Sondra is a full time studio fiber artist who received her MFA from the University of Washington in 1996. She has been involved with Penland School as a work-study student in 1991, a Core Fellowship student from 1992 to 1994, and a Resident Artist from 1997 to 2001. She has also generously donated her artwork to our annual fundraising auction many times since her days in the residency program.

Sondra deftly joins digital technology and traditional fiber techniques to create works that showcase her love of color and pattern. Poke berries, cicadas, mica, maple leaves, wild leeks, ferns, and protozoa all have been translated by Sondra via her computer and onto her cloth. Add some seriously detailed hand and machine stitching and the end result is a textile painting, with multiple layers of texture and intense organic color. We have been showing Sondra’s work for nearly 10 years in the gallery and although her work has altered and grown over the years – collectively the work beautifully represents her viewpoint and voice through her textiles.

About Sondra

Protozoa Forms
Mica Composition with Protozoa Forms

I knew I wanted to be an artist when I was young, but the first time I decided to plunge myself full-tilt into this career didn’t come until 1991. It was the first time I ever went to Penland as a work-study student and my instructor, Randall Darwall, an amazing weaver and teacher, read our class a quote from Joseph Campbell, “Follow your bliss and the universe will open doors where there were only walls.”

I think that really was the moment I saw that there might be a way to make my art my life’s work. I have tried to stay true to this path through many ups and downs. My work has always been the lens through which I view the world.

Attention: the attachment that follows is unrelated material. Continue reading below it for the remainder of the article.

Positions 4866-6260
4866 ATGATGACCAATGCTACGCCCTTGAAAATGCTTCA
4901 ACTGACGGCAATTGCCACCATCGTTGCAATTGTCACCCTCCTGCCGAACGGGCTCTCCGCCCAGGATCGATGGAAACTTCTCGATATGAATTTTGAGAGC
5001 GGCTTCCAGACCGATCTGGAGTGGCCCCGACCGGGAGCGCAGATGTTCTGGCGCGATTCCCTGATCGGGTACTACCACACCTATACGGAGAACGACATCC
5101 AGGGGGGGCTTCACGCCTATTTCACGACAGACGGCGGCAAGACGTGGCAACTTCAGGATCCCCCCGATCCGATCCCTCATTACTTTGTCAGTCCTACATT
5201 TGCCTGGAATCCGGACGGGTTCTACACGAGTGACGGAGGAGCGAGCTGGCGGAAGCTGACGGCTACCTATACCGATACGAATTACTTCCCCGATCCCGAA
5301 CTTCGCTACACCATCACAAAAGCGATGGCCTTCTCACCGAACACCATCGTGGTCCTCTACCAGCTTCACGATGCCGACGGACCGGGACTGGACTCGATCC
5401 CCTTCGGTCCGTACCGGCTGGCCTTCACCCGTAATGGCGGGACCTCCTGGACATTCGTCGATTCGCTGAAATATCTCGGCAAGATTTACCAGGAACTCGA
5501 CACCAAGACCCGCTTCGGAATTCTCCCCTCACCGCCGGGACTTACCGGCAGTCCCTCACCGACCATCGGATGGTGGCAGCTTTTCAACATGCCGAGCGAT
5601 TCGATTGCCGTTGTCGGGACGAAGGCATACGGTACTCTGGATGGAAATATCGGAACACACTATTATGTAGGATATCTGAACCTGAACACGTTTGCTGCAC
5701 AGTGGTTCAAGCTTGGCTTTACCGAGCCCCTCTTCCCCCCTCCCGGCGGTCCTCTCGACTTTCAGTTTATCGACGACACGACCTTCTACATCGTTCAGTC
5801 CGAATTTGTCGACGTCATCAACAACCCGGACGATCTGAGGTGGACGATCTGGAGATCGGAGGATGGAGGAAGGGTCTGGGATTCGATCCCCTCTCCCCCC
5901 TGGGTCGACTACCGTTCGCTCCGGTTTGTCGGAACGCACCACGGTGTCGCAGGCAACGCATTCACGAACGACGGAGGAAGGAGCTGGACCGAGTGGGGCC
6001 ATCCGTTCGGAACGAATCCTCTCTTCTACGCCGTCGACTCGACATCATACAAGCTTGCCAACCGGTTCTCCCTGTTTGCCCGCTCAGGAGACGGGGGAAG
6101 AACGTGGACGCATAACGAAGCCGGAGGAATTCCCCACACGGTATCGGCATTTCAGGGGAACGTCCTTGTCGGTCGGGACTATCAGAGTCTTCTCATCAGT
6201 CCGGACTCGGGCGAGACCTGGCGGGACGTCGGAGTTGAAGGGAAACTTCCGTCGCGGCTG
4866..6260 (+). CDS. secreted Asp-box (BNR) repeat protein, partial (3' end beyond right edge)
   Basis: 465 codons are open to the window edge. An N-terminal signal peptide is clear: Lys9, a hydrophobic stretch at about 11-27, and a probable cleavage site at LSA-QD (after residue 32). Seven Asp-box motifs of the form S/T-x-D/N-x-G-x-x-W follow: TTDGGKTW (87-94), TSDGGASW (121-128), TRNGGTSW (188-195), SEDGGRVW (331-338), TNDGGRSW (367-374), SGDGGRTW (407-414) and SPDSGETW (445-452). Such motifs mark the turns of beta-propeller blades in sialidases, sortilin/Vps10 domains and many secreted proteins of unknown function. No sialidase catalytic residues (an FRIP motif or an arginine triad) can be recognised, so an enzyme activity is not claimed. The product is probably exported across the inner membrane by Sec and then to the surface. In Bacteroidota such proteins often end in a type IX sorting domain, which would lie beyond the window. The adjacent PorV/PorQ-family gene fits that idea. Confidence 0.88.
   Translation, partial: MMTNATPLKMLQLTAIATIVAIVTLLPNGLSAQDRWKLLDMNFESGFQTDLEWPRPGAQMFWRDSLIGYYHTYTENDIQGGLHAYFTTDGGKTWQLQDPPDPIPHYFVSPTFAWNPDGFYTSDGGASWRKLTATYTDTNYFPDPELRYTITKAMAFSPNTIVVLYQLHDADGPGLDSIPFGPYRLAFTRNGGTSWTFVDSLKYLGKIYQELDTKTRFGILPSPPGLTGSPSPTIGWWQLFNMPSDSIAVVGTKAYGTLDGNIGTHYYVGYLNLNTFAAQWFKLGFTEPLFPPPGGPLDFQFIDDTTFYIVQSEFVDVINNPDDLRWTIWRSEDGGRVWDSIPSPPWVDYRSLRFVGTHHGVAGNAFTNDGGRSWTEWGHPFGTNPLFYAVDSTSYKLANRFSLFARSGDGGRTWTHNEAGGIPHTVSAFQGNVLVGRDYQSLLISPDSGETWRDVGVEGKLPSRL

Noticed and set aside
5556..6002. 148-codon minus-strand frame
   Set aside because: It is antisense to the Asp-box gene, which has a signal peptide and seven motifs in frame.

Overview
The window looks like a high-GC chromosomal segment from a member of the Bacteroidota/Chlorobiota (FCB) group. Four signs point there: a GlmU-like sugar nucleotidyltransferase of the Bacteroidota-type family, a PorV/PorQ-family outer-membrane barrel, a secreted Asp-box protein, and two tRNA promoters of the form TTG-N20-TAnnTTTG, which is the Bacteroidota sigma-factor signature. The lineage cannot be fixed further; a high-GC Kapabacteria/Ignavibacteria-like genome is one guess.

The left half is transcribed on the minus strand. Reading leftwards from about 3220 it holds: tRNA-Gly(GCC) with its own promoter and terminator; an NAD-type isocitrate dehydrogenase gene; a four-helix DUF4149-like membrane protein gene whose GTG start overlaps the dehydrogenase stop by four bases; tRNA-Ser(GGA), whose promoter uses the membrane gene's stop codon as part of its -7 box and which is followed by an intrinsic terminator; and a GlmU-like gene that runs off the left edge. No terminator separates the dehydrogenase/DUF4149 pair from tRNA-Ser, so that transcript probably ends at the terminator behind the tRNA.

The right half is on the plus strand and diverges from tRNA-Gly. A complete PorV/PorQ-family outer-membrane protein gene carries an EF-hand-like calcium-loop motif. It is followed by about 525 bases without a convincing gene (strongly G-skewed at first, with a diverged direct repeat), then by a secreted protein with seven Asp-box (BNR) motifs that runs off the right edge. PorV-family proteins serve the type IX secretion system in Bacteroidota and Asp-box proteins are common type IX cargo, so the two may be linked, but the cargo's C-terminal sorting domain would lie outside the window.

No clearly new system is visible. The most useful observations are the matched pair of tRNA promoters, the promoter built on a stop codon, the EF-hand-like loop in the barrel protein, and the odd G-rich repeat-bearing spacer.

I love color and pattern and I see it everywhere. I love to find common objects and examine them until I find the compositions and patterns and colors within that may not be apparent on first glance. These discoveries are the backbone of my current work.

I now live in Asheville, North Carolina with my cat and surrounded by amazing creative energy and the beautiful Blue Ridge Mountains.

Ferns in Forest
Ferns in Forest

About the Work

I create my work by bringing together my love of textiles and traditional techniques with my fascination in new technologies. The images are derived from actual objects scanned into the computer, manipulated and enhanced. This is then digitally printed with dyes on 100% linen fabric. I then embellish my piece with hand embroidery, free motion machine embroidery and appliqué of hand dyed linen.

I love the twining of disparate images and approaches, some rooted in the craft tradition of textiles and others based on contemporary technologies. Instead of seeing these objects, images, colors and processes as completely unlike, I wonder and seek their sameness in how they speak to me and to each other.

Penland Gallery web page

Sondra’s website

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Penland Gallery Artist of the Week – Sam Stang, Glassblower

 

Murrini Bottle
Murrini Bottle

Sam first came to Penland as a student in 1983, and returned just over ten years later to teach, which lucky for us, he continues to do every few years. We have been showing his work in the gallery since 2007, both in exhibits and in the sales gallery. (He will be sending work for the upcoming Weight of Black exhibit later this month.) 

Sam’s work reveals itself in layers. First there is the color – he is generous with saturated reds and oranges, and a judicious use of black. Then he edits the forms, keeping them classic and elegant – all the best to carry his skill with the murrini techniques. It seems once you have mastered a traditional technique you have license to play with it – and Sam makes it look effortless. There was a bottle with white cane work that looked like controlled scribbling – soft and loose and perfectly done all at the same time. In contrast – there are pieces that are precise and orderly – wild only in his use of exuberant color. There is much more to the work than meets the eye on first glance – and it would appear that is part of the attraction.